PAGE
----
By allowing ads to appear on this site, you support the local businesses who, in turn, support great journalism.
Your Views: More laws wouldnt stop Tucson violence sparked by a dark heart
Placeholder Image

Letters policy: Send by e-mail to (no attached files, please, which can contain viruses); fax to 770-532-0457; mail to The Times, P.O. Box 838, Gainesville, GA 30503; or click HERE for a form. Include full name, hometown and phone number for confirmation. They should be limited to one topic on issues of public interest and may be edited for content and length (limit of 500 words). Letters originating from other sources, those involving personal, business or legal disputes, poetry, expressions of faith or memorial tributes may be rejected. You may be limited to one letter per month, two on a single topic. Submitted items may be published in print, electronic or other forms. Letters, columns and cartoons express the opinions of the authors and not of The Times editorial board.

I wrote to you in April 2007, and you published my thoughts that the horror of violence seen at Virginia Tech would likely happen again. Last weekend, we experienced in Tucson the latest episode of the plague that has gripped our nation which seems to have no realistic immediate remedy.

We see once more that someone with evident mental instability can arrange quite easily to bring our nation to grief. The design of our beloved republic disallows the protection of all at all times. Those we elect to represent us should always seek to meet with us, be available personally to us and hear face to face our concerns.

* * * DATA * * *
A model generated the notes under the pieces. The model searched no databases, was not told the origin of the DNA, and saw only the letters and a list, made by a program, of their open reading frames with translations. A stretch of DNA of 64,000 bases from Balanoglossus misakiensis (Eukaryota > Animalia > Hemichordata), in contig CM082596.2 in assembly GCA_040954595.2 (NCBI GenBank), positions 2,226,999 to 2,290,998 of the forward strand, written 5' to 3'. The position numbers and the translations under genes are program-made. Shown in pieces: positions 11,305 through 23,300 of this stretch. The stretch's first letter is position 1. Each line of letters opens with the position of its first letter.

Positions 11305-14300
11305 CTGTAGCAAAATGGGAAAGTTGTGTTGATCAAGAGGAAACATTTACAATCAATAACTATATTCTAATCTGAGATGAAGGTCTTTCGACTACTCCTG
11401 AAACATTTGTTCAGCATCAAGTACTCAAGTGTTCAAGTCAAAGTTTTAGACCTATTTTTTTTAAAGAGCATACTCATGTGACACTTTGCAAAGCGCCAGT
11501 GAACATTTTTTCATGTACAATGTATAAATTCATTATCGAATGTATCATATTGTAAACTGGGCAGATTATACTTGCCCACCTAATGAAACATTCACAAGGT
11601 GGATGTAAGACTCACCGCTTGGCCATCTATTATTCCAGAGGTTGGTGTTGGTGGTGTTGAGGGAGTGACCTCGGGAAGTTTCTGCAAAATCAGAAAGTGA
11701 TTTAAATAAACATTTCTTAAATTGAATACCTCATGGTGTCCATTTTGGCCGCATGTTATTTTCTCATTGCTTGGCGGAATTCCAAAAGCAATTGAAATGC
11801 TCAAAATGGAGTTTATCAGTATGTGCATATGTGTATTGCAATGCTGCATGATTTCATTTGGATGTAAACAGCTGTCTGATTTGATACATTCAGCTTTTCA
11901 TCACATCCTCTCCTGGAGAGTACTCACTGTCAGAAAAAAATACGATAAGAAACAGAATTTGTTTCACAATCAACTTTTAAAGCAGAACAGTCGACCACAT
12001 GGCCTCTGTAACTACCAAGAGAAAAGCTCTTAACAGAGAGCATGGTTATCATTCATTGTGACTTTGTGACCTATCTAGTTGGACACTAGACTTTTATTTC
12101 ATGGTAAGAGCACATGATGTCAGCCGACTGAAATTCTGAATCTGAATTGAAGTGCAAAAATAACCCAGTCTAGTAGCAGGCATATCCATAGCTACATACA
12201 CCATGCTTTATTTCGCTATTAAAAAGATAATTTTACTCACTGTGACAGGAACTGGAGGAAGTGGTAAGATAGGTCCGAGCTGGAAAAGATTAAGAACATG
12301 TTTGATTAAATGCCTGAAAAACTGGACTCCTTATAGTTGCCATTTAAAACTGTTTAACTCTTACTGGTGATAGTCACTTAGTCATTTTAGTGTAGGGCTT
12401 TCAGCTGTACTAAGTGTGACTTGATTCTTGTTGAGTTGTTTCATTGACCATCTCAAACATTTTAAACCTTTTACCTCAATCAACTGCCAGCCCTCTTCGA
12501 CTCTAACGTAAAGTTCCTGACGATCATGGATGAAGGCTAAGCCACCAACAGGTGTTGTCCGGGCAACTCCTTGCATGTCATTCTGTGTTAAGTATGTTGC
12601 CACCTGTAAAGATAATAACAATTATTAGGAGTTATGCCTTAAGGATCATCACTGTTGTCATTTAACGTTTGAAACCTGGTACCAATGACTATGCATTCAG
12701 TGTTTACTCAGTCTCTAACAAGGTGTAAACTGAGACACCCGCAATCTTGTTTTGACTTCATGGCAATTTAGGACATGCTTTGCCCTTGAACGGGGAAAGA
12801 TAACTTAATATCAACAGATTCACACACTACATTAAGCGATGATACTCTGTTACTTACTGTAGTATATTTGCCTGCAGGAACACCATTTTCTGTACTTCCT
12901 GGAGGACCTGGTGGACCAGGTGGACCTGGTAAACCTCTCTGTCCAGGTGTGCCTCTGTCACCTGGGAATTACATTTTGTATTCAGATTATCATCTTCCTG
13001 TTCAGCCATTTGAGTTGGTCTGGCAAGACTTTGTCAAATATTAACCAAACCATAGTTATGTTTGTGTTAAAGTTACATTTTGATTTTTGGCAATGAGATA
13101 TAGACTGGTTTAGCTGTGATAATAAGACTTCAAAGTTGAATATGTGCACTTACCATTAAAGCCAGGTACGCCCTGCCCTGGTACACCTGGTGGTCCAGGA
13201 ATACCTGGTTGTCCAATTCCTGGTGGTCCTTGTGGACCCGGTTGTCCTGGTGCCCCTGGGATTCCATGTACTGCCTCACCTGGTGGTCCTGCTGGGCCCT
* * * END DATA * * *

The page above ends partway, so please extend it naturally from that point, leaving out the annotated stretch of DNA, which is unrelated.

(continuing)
When they conduct themselves as they properly should, danger can always lurk only steps away. This is the circumstance which the openness brings. We cannot change that fact without changing the true nature of America. I am confident we will not allow episodes of violence to deter us from holding dear that which makes us the light of the world.

It is important, however, that we again consider what most of us already know. The truth is that this trend will not be swayed by more laws. Now we hear that this week a new law will be introduced to make it a felony to threaten a public official or a member of Congress. This shooter killed six and wounded 14, including a 9-year-old girl standing near still in her innocent years.

Does it make sense to think that this man would have been deterred by one more law as his finger closed upon the trigger? The weapon of choice remains not the gun, but the cold human hand connected to a dark human heart.

Might it be time to conclude that the violence that is presented with rampant abandon in our movies, television shows, video games, etc., had created within us a disease with only one cure? That only cure remains standing on a hill just outside Jerusalem and awaits our eyes and hearts to turn eastward with humility.

Michael Hawkins

Regional events